At last, it appears, the incredible adventures of Huckleberry Finn have satisfyingly ended; at least satisfyingly so to a reader like myself, which is an oft easily accomplished feat.
In the week since I wrote the last post for this book, I have read from Chapter 11 to Chapter 30, otherwise known as the final chapter; and placed intelligently throughout that large gap are suspenseful conflicts and trickeries I would have never expected from a novel so compact.
So, I will continue to address those with several more posts; this is but a celebratory finale of the reading.
In Chapter 16, Jim and Huck are pleasantly drifting upon the river when a skiff with two armed men comes sailing beside them; they are searching for runaway “niggers”, and so ask Huck if he has seen one around recently. Beside himself with guilt at wanting to give up Jim as they coast into a nearby city, Huck creates an elaborate lie about a family affected with a bad case of “smallpox” sitting inside the raft; this results in the skiff men sailing hastily away, but warning the boy to, if he sees any runaways, to “get help and nab them.”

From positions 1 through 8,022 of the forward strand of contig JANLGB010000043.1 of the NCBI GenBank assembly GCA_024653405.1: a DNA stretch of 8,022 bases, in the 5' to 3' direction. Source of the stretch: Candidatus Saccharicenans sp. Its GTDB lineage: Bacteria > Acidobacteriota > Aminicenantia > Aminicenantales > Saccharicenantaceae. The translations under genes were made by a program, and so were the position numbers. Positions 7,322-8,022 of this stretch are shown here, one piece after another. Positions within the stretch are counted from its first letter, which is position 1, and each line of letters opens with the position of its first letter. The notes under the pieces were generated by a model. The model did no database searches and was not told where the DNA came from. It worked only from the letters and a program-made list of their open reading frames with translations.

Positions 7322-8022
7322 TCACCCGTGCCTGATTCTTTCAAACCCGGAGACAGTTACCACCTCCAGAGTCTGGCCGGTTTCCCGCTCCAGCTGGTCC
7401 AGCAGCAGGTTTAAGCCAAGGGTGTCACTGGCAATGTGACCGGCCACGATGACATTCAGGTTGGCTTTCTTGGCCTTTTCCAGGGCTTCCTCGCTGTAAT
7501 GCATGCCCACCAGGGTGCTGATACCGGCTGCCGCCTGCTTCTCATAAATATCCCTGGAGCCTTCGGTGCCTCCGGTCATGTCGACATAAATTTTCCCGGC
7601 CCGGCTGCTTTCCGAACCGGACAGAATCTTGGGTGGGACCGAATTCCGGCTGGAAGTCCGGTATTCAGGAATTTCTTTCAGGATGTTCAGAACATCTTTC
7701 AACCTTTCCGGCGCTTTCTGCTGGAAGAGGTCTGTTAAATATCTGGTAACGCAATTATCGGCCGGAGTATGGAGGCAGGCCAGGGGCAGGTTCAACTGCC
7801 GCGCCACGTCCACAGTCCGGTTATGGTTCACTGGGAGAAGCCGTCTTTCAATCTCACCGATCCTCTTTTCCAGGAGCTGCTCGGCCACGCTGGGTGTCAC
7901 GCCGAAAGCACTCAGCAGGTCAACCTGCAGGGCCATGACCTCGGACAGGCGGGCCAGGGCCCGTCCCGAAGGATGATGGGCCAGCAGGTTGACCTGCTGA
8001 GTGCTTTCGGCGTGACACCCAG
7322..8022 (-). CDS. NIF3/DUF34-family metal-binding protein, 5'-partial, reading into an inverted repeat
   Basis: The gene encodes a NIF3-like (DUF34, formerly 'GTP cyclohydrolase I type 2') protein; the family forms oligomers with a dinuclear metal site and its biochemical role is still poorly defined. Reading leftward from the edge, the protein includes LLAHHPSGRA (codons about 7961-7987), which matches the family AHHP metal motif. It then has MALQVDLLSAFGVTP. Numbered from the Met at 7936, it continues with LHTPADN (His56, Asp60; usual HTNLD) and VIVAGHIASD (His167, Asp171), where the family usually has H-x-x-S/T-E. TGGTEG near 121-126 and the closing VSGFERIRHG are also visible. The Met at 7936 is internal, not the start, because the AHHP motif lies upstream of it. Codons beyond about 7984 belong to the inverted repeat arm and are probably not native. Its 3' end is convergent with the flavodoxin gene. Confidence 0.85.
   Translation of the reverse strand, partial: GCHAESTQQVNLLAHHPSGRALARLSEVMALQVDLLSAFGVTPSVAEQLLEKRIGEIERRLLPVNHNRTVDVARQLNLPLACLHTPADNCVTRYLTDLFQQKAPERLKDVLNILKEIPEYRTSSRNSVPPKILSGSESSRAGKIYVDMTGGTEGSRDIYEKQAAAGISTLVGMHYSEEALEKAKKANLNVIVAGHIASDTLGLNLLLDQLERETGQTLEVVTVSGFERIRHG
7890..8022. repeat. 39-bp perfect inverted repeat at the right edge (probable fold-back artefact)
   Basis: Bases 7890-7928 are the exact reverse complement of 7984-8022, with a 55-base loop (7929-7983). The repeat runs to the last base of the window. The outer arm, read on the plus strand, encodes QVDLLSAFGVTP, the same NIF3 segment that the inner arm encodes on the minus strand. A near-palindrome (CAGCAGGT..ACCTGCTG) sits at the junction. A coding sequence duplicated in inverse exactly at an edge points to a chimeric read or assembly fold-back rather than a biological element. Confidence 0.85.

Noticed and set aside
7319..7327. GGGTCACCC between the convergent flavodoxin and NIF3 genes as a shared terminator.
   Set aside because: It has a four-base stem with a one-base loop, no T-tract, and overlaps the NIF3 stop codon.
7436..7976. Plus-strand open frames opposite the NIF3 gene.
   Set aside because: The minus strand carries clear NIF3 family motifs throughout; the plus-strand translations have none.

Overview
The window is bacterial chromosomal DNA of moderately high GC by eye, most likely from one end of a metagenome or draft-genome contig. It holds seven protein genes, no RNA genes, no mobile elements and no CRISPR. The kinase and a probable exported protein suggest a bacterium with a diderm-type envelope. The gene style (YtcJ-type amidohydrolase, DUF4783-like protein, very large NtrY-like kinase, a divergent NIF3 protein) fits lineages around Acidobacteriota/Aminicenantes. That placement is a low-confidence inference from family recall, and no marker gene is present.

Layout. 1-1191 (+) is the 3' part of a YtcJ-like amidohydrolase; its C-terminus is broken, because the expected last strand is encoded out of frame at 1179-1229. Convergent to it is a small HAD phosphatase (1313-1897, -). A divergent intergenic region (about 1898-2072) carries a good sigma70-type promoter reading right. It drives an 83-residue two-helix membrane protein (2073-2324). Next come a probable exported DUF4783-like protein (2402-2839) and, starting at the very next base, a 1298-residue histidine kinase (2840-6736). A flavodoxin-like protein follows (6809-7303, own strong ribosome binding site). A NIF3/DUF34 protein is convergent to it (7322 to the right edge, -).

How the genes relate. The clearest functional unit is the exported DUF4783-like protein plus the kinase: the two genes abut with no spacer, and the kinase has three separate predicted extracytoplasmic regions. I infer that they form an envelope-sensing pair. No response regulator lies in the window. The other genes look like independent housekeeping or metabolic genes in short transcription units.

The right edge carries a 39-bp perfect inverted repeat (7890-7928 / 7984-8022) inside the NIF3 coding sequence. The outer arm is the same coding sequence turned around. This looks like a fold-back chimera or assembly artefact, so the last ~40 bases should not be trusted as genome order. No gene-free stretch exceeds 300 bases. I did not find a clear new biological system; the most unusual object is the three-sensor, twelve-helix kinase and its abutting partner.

This is one of the first instances in which Huck openly defends Jim; in fact, he spends the rest of the chapter feeling overjoyed as Jim praises him for being his best friend, saying “…you’s de bes’ fren’ Jim’s ever had; en you’s de only fren’ ole Jim’s got now.”
Phrases like such are the reasons I enjoy reading about Jim so much.
Indicated also is a sampling of the critical theory Gender Studies and Queer Theory, which, for those who are new to the term, examines the cultural and social implications of differing races and gender and sexual orientation in reference to our massive, molding world; the largest example in this novel is Jim, the black runaway slave, and the other black servants they come across in their travels.Seldom a scenario prevalent in the South, and a controversial incident sure to stir frustration through those riverside cities and towns, is the white teen helping a slave escape notice of his captors, which is the main cause of distress in the story.
When Jim says Huck is his “only fren’,” he is telling the complete truth. Unlike white settlers, slaves were not typically social butterflies; actually, they were trapped in a tricky predicament similarly hurting the rising numbers of foreign immigrants into the States. It is only later in the story, when they meet up with rowdy Tom Sawyer, that he has a chance to make a few more connections and expound upon his freedom.
There is no small wonder this novel became controversial following its publication, as the union between Huck and Jim would have been seen as unnatural and perverse to the societal norm. Such a caring and loyal friendship is theirs it almost surprises me so few took a stand to change those norms.